Photo: Living/Dining Room Combo with belongings organized in wall shelf. Photo by Nathan Van Egmond on Unsplash.
Eliminate Hazards and Clutter to Increase Safety in the Home
Before we even get started on Aging in Place design strategies, some basics of Home Safety should be addressed. These basics are low or no-cost, and are necessary to execute in the name of safety and fall reduction.
The first place to start is by looking down on the ground. Look at the floors in the home, room-by-room and section-by-section. All small throw rugs and throw carpets should be eliminated–they are tripping hazards. Alternatives such as 5/16” pile non-skid mats with heavy rubber backing can be used for entry doorways. Any bathroom mats must have efficient non-skid backing. Non-skid backing can wear over time, so test backing quality to ensure the non-skid side is still working properly. Remove area rugs altogether as they can curl up or can slip around. If a client insists on keeping a valuable area rug, ensure the rug is either taped down or tacked down to prevent corners or edges from curling up.
Tables that have sharp edges or sharp corners should be removed and replaced. All worn carpeting and floor covering that is bubbled, wrinkled, frayed or stretched out of shape should be replaced. Large furniture pieces should be moved out of the main traffic areas. Floor lamps and small items should be kept out of walkways. Position electrical cords close to baseboards and out of walkways. Use a floor cord cover (rubber duct cord cover or cable shield cord cover) if a cord must cross a walkway.
Pick up shoes, clothes, books and other items that one could trip over. If a client has a “shoes off” household, install a shoe storage shelf and a chair for removing shoes at the entry door. Encourage clients to always put away all objects when finished using them. If a client lives in a multi-person household, encourage them to create house rules such as: “replace items to the same location when finished,” “clean up spills immediately,” “keep cabinet doors closed,” “push in chairs under the table”. Place the list of rules on a family bulletin board, on the refrigerator, or post in an obvious location. Get the whole household involved by establishing these simple rules.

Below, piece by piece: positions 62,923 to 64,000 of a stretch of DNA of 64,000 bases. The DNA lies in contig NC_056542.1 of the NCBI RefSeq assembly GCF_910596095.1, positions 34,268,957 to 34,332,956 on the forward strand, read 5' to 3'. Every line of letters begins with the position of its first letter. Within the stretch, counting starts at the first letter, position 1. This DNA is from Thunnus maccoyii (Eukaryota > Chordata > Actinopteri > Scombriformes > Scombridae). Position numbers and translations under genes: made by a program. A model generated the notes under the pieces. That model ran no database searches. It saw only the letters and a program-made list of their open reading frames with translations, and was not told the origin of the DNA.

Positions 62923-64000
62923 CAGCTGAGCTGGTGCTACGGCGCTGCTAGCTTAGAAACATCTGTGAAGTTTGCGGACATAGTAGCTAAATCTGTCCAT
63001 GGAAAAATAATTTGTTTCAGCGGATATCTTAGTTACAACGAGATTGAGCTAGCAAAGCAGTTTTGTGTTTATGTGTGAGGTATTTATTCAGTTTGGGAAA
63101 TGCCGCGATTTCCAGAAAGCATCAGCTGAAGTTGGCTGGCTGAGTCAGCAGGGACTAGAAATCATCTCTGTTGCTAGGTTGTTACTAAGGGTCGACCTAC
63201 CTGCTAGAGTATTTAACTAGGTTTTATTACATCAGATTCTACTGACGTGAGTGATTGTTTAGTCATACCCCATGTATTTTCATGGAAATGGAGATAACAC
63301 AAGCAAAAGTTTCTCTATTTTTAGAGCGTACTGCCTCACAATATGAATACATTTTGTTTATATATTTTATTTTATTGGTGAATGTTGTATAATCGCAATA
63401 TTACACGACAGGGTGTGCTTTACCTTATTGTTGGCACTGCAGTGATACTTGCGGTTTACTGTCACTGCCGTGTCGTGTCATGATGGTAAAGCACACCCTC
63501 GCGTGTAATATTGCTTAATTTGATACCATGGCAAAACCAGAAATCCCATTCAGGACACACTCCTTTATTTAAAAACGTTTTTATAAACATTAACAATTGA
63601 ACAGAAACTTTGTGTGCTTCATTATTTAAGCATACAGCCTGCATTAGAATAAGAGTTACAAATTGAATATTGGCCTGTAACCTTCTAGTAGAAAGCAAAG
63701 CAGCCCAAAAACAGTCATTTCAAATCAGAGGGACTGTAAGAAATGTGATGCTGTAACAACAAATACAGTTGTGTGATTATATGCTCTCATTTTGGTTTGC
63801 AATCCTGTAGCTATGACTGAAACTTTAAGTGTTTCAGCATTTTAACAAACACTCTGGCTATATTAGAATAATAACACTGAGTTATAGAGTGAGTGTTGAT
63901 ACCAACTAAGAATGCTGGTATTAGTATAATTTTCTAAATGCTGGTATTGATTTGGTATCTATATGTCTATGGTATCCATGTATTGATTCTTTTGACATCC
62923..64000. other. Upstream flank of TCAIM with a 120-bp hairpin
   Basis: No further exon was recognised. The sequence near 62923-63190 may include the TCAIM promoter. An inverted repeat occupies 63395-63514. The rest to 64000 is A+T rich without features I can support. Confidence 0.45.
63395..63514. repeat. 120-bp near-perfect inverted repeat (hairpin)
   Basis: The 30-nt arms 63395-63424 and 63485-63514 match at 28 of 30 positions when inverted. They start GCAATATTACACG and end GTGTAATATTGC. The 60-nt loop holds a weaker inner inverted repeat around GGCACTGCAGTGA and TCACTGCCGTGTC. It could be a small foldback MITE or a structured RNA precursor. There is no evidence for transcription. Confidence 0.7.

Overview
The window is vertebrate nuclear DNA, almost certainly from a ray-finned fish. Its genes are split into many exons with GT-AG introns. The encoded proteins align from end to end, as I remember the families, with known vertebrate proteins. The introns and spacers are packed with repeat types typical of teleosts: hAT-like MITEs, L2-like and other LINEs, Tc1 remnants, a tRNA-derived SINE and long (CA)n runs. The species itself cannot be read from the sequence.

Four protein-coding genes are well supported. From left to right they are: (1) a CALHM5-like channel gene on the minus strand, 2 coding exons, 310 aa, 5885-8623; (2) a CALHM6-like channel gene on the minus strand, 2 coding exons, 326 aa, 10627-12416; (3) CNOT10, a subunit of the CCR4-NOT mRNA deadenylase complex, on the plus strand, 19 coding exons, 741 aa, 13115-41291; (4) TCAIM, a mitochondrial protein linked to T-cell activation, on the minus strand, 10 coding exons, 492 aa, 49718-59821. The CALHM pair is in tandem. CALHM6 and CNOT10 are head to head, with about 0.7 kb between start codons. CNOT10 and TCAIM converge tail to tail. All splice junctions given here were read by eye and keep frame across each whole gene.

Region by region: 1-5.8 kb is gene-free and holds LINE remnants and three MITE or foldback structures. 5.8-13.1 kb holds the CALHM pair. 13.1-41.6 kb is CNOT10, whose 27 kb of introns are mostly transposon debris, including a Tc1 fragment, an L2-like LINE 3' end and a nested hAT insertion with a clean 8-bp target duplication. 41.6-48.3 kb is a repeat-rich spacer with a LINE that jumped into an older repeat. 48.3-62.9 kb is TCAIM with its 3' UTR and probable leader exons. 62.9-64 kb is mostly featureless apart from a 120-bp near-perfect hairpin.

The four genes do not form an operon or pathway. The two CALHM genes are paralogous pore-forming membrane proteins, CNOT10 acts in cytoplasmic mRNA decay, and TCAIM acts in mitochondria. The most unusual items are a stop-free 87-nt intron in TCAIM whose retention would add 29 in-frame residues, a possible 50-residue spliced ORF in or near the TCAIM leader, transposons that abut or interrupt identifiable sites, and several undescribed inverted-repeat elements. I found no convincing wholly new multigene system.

It is crucial to eliminate clutter, by disposing of unnecessary items and putting items where they belong when finished using them. These simple strategies will not only eliminate hazards and clutter, but will also make the home safer and reduce the risk of falls. Encourage your client and their loved ones to BE RELENTLESS in the quest to eliminate clutter and hazards. For more information on fall prevention and resources, please visit the sites listed below.
Fall Prevention Resources:
Aging in Place Overview: